In five years, if Mitch Trubisky has firmly established himself as a good quarterback and the face of the Bears’ franchise…would anyone care how much draft capital Ryan Pace traded away to get him?
That was a point made by ESPN’s Todd McShay during an interesting back-and-forth with Mel Kiper during a conference call with reporters on Sunday. Consider this back-and-forth:
Kiper: I think the Trubisky pick, the Trubisky move, having Glennon, I understand it. I think Trubisky needs time. I wish he would’ve stayed for another year. He didn’t.
McShay: Give him some time.
Kiper: But how much time in the NFL these days? I mean, people are going to say, if Glennon’s struggling this year in Chicago, get Trubisky ready.
McShay: Even if it’s just eight games or 10 games, then at least it’s something and you’re in the process, you’re watching, you’re learning.
Kiper: But he hadn’t played. He only started 13 games.
McShay: I understand that. I’m saying, listen — I think they gave up an awful lot to go get him, but five years from now, if they’ve developed him properly into a starting quarterback and he’s the guy for a decade, no one’s ever going to care what they gave up for him. No one ever talks about what (Philadelphia Eagles GM) Howie Rosman gave up to go up and get Carson Wentz. They gave up a lot. But it looks like Wentz is going to be a good starter for them for a long time, so no one cares. I think that’s the only position you trade up for. And if you gotta give up a little bit more than value, I’m fine with it.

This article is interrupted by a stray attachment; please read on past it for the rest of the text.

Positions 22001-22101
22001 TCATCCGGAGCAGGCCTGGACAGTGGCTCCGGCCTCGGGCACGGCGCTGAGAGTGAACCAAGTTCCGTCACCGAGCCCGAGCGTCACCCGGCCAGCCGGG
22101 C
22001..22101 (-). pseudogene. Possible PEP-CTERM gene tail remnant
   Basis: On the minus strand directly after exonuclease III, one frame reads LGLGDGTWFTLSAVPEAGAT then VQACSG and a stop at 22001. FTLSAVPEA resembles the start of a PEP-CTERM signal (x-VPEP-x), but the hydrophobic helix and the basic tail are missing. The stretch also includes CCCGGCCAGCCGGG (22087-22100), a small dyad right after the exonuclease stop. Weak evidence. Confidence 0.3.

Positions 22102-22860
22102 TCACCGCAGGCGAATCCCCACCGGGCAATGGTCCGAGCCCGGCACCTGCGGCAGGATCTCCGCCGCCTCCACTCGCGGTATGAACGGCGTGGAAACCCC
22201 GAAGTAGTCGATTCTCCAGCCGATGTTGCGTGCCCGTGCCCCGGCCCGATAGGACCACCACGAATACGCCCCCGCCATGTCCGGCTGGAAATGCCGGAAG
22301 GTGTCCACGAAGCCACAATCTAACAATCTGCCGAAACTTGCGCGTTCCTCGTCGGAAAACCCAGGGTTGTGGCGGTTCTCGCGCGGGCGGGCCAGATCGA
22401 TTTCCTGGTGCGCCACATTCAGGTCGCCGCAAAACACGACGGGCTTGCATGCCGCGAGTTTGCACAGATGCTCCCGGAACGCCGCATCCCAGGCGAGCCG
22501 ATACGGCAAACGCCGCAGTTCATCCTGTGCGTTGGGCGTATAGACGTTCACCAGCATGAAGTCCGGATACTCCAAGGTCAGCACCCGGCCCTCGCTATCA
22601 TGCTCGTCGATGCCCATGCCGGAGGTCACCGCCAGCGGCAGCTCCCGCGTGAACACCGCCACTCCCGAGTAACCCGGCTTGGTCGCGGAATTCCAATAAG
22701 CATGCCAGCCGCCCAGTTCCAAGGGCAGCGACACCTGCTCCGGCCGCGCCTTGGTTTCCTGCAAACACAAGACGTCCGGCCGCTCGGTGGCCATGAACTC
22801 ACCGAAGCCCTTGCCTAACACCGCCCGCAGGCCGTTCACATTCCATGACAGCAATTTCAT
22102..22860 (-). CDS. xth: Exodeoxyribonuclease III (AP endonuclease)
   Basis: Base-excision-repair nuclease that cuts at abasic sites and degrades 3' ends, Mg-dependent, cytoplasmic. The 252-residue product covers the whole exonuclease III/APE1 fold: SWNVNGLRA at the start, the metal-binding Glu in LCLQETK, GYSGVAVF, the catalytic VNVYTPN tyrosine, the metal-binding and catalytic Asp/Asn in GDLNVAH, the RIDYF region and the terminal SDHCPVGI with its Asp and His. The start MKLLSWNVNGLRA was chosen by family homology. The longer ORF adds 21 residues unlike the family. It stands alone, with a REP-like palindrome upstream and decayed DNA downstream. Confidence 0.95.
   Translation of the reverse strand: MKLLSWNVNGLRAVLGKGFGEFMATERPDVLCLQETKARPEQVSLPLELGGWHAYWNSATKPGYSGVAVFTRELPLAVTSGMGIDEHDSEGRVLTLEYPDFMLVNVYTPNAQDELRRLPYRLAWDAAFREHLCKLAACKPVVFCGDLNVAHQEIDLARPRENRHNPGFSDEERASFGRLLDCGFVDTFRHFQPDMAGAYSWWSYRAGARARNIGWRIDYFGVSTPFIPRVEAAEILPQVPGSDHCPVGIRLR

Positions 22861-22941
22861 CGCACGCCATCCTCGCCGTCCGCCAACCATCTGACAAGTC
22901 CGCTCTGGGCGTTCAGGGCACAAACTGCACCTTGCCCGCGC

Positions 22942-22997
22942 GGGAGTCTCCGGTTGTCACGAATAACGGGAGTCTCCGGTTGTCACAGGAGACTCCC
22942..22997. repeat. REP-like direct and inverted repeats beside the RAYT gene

It’s worth noting that the Bears recouped some of the draft capital they lost in dealing up for Trubisky when they traded down with the Arizona Cardinals from No. 36 to No. 45 in the second round. MMQB’s Peter King noted in his fascinating behind-the-scenes look at the San Francisco 49ers Draft Day (read here) that the Bears paid about one-third the draft “points” to get Trubisky as former San Diego Chargers general manager Bobby Beathard paid to trade up and draft Ryan Leaf in 1998.
Any comparison to Leaf, of course, is cringe-worthy given how badly the Washington State product flamed out in the NFL (Leaf, as a sidenote, wrote a gutting first-person story for the Players’ Tribune last week that’s worth a read).
But the second half of McShay’s analysis of Trubisky is a lesson in patience when grading a move as bold as the once Pace made Thursday night:
McShay: Trubisky’s tape looks like he could be a good starter in the league. Now they have to develop him and see what the timeline is once they get him in the building and how quickly he digests the offense, how quickly he learns the verbage, how quickly he’s able to get in and out of the huddle and make the pre-snap checks and kills that he needs to make. You just won’t know until you start the process. But I think — as much as it surprised me that they did it, and as much as they gave up, if he winds up being a good starter for them then they made the right decision.